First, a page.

3. So excited for you and Florence! What an amazing adventure… my son, Aaron is a Scotofile (or whatever that word would be, meaning: obsessed with all things Scotland!). I’ll be showing him your posts. Can’t wait to hear more, and will look forward to your kilt photos… I believe you are losing this vote, my friend. 😉 For humor, you must watch this video. You’ll laugh for sure! It’s hilarious… about the brogue. https://dotsub.com/view/6c5d7514-5656-476a-9504-07dd4e2f6509?utm_source=player&utm_medium=embed

    • Mike Lince says:

      OMG! That video is hilarious. I have tried to imitate the brogue, but my wife says I should stop doing that, especially in front of locals, because my version is worse then Scotty on Star Trek. We have also had a few funny misinterpretations of terminology. I got a laugh when I referred to the “freeway” which is a “motorway” here. Still, the people are friendly and helpful.
      More great stories ahead as we are on our way to Edinburgh for a week.

  4. When you get to Edinburgh, you’ll find that folks will have expected you “to have had your tea”.

    • Mike Lince says:

      I believe I may have to switch to tea. I’m afraid my wife and I became a bit like coffee snobs after many months of the local coffee in Central America. Their bad coffee is better than most good coffees elsewhere. So tea it is.

  5. mkesling63 says:

    Happy 4th to you too. Well Regalia may be embarassing so don’t wear it.

  6. I’ve never heard of such a wonderful variety of scones. When you’re in Edinburgh, you must try Black Bo’s vegetarian restaurant. LOVEly food if it’s anything like it used to be.

  7. Pit says:

    On our recent trip to Scotland we skipped Perth, but we did enjoy the Palace of Scone a lot.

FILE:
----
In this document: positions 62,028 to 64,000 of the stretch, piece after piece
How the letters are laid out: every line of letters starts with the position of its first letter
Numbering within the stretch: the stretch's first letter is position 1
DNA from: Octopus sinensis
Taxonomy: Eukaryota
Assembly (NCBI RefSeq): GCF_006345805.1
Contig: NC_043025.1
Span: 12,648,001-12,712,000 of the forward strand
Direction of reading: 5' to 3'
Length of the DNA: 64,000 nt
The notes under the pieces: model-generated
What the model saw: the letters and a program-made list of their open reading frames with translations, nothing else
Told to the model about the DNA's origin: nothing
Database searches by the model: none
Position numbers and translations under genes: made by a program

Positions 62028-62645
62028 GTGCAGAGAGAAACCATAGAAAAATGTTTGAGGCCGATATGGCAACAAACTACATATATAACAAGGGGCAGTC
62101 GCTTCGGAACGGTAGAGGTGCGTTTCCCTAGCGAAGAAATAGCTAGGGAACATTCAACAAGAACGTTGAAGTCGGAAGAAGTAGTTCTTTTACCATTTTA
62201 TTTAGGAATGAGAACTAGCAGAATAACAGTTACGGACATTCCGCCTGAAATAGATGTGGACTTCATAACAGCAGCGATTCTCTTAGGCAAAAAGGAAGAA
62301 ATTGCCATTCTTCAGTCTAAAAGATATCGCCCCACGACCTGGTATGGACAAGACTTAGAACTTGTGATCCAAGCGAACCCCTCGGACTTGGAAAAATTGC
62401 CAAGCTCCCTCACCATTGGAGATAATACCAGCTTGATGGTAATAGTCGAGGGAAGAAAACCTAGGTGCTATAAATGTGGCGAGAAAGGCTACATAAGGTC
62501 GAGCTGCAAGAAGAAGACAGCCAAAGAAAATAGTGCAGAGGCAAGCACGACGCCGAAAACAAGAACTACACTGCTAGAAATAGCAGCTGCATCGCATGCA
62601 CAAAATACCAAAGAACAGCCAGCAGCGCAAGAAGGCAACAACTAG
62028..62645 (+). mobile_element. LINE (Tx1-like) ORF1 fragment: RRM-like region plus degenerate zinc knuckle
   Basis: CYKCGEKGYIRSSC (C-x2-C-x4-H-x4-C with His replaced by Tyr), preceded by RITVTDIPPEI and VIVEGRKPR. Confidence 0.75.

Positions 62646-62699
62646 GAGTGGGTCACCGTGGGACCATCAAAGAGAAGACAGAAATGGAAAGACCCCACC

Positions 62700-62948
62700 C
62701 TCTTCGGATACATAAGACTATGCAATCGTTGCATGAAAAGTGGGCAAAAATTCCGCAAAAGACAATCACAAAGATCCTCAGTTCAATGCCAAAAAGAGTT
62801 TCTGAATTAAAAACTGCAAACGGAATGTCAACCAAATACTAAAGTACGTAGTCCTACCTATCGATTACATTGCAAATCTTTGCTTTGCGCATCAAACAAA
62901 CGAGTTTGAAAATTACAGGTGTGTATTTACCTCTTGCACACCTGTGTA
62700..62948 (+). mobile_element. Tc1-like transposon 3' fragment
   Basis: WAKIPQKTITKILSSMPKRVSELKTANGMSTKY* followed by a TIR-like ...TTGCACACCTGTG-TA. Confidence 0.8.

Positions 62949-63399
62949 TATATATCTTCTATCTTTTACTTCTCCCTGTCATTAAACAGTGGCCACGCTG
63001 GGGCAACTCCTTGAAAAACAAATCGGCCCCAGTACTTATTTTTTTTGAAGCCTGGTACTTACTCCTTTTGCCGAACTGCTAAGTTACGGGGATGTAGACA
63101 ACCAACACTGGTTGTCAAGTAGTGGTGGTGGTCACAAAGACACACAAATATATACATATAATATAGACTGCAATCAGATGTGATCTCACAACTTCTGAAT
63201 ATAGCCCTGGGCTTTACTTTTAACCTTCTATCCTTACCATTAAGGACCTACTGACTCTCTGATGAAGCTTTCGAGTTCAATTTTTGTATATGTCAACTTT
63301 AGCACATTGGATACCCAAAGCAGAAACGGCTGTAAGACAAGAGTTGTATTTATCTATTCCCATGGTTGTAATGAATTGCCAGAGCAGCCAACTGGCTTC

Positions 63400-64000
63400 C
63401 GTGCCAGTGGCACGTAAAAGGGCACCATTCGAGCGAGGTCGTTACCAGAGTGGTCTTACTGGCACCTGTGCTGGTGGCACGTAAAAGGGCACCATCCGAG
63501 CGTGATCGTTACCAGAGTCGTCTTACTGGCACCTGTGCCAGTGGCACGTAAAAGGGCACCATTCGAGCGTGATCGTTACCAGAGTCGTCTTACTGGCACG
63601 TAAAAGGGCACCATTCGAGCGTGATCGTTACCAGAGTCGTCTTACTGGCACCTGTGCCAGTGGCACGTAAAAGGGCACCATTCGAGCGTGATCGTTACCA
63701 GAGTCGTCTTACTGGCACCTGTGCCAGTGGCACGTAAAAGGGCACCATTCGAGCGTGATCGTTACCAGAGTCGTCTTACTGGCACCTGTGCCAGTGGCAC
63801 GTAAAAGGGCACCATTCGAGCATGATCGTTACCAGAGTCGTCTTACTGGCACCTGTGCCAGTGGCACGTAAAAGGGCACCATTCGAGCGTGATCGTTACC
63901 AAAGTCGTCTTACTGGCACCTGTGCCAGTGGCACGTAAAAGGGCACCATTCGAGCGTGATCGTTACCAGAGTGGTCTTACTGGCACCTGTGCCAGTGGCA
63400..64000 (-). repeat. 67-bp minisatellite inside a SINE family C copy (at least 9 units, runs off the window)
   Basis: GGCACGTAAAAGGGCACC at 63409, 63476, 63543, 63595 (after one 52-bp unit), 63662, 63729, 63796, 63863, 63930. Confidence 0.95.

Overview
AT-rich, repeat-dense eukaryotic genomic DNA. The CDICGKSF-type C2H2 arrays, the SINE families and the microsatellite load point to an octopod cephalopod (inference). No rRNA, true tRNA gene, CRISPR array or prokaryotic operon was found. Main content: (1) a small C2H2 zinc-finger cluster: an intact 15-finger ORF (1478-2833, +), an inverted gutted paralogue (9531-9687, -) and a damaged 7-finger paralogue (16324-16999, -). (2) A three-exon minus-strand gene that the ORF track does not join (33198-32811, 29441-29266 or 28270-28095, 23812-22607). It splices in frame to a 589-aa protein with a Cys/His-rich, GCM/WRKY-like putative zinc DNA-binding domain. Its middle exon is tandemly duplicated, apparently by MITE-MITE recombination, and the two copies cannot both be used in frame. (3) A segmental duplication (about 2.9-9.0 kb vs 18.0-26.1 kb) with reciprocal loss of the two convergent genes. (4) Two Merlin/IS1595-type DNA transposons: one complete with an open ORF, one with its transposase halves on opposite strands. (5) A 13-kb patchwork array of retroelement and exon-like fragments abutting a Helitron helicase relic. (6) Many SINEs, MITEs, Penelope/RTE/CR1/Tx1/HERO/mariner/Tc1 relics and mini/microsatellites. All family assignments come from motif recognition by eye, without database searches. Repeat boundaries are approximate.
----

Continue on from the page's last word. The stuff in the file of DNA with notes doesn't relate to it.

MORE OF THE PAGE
Best regards from southern Texas,
    Pit
    P.S.: Pictures plus text will be on my blog(s) soon.

    • Mike Lince says:

      We are looking forward to visiting the Scone Castle. It is only a couple miles from us. I look forward to viewing your photos! – Mike

      • Pit says:

        Hi Mike,
        Scone Palace – and the grounds – are really worth a visit. As to my – or rather, my wife’s – pictures: those will take a while as our visit to Scone was at the end of our trip to England and Scotland and I’m planning to write chronologically.
        Best regards and have a great Sunday,
        Pit

  8. AmyAdelante says:

    Great photos and introduction to Scotland.
    I vote for seeing you in a kilt!! 🙂
    Also, as per Stuartahamilton’s comment about ‘tea’ – this can also refer to dinner/ supper/ evening meal – which can cause many confusions!

  9. sanstorm says:

    I enjoyed reading this as I really don’t like Perth – I always get stuck in the ring-road going the wrong way – I end up accidentally driving to Edinburgh by mistake and such like. I once got so lost I arrived at a wedding late and had missed the vows!
    Hope you continue to enjoy yourselves. At least the weather has been okay so far 🙂

    • Mike Lince says:

      I can understand your sentiments. I am still not used to looking to the right FIRST before crossing the street. If I were driving I would be a bit confused, too. Fortunately, we are walking and taking buses everywhere, and Perth is perfect for walking. We are getting plenty of exercise. Thanks for sharing your comments. – Mike

  10. What are those lovely photos, thanks!

  11. reocochran says:

    I enjoyed the prose and views! Thanks for visiting and liking me, Mike! I always get excited to see your new places. Perth was an interesting jaunt with history and the photos added to it.

    • Mike Lince says:

      We hope to make Perth our home. If plans come together as we hope we will be moved there by the end of the month. I look forward to your next story, too. – Mike

  12. blade3colorado says:

    You in a kilt? Yeah, I am with Florence! LOL.